This briefing paper highlights how many city mayors in the United Kingdom are exploring innovative approaches to promote integration for migrant communities in their city regions.
Few studies to date have empirically examined the ties between humanitarian-migrant status and circumstances and higher education participation and attainment in Australia. This report fills this significant gap in knowledge.
Communicating COVID-19 health information to culturally and linguistically diverse communities: insights from a participatory research collaboration
This article describes a case study of a participatory research collaboration between culturally and linguistically diverse (CALD) community leaders and health behaviour change scientists during the COVID-19 crisis.
This issues paper has been prepared to encourage the public to share their views about the experiences of culturally and linguistically diverse people with disability.
Racism and xenophobia experiences in Aotearoa New Zealand during COVID-19: a focus on Chinese and Asian communities
The purpose of this research was to document the prevalence, nature and pattern of racism and xenophobia experienced by people in the COVID-19 context, particularly among Tangata Whenua, Chinese, other Asian peoples (apart from Chinese), and Pacific peoples.
Who is most at risk of physical and sexual partner violence and coercive control during the COVID-19 pandemic?
This study shows that, consistent with what is known about patterns of domestic violence more generally, some Australian women were much more likely than others to have experienced physical or sexual violence and/or coercive control during the initial stages of the COVID-19 pandemic.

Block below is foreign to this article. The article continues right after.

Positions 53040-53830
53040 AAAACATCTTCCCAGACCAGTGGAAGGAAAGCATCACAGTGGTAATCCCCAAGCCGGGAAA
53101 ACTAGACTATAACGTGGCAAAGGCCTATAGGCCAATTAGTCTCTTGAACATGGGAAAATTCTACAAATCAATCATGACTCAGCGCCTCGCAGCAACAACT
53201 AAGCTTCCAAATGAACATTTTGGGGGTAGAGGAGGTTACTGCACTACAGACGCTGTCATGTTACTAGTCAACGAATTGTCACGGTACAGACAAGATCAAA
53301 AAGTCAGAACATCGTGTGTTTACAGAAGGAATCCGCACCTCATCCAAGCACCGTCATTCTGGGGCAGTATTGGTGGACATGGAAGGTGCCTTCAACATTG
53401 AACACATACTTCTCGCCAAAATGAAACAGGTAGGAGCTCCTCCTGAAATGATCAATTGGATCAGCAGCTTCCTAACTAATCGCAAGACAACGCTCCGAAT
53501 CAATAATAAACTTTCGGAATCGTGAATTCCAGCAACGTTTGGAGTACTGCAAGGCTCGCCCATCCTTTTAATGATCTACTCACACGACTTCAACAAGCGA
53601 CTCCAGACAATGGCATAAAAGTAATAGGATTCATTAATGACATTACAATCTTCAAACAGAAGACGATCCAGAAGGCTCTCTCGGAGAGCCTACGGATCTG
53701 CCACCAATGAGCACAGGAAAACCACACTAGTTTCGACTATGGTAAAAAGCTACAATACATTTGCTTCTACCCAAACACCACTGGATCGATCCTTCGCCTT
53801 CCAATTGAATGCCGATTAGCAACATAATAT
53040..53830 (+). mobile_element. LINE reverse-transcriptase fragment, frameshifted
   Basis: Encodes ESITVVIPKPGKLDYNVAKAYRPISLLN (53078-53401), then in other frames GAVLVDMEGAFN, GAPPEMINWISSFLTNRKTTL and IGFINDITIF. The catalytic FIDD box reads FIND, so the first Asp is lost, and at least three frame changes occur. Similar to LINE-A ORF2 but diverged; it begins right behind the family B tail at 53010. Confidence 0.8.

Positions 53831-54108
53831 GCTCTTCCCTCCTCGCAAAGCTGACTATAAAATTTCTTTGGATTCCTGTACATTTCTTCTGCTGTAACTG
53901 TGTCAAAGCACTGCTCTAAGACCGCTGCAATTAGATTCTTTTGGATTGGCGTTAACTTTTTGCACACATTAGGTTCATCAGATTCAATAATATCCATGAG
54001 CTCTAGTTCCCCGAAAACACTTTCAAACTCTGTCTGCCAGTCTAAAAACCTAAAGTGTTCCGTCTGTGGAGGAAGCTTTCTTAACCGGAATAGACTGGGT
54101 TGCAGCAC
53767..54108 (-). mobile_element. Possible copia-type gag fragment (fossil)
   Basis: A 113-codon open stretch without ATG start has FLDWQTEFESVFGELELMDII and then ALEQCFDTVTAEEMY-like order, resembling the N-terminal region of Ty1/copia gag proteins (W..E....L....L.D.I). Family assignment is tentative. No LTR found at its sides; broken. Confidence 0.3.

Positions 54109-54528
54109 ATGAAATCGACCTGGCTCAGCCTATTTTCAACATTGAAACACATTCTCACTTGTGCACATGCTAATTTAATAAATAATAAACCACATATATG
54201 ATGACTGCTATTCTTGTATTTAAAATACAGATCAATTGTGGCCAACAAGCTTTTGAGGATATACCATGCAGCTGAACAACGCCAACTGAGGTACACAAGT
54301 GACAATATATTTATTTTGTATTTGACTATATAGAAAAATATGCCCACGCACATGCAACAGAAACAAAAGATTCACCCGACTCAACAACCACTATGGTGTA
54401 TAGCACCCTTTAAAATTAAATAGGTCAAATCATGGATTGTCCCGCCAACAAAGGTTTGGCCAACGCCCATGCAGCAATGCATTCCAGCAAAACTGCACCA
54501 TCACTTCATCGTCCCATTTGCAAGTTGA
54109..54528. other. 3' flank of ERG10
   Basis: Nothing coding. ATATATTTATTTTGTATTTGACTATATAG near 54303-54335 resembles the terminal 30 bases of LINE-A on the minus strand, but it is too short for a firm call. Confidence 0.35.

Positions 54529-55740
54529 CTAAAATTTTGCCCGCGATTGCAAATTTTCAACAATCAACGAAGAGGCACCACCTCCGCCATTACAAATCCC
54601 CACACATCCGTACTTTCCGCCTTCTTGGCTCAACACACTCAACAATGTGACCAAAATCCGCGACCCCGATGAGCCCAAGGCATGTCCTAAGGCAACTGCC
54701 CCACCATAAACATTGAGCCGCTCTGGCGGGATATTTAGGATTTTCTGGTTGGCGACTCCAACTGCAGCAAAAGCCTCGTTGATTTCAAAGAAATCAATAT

During the course of this inquiry, a number of organisations emphasised the value of diaspora communities, the contributions they make to Australian society and their potential to positively impact Australia's relationship with their home countries. This report outlines some interesting findings about multicultural Australia.
Tips for clubs and community programs seeking to increase migrant and refugee community participation in sport
The tips outlined in this guide come from the University of Melbourne’s 'Count Me In' program, which was very successful in getting young people from migrant and refugee backgrounds to participate in sport.
Participation in sport is an important way to improve the physical and mental wellbeing of young people. However, research by the University of Melbourne shows that young people from migrant and refugee backgrounds are missing out on the benefits of sport.
The exploitation of temporary migrant workers in Australia is a common and known problem that appears to be endemic throughout Australian workplaces. This report focuses on the audit results of foreign language jobs advertised in NSW, excluding the horticultural industry.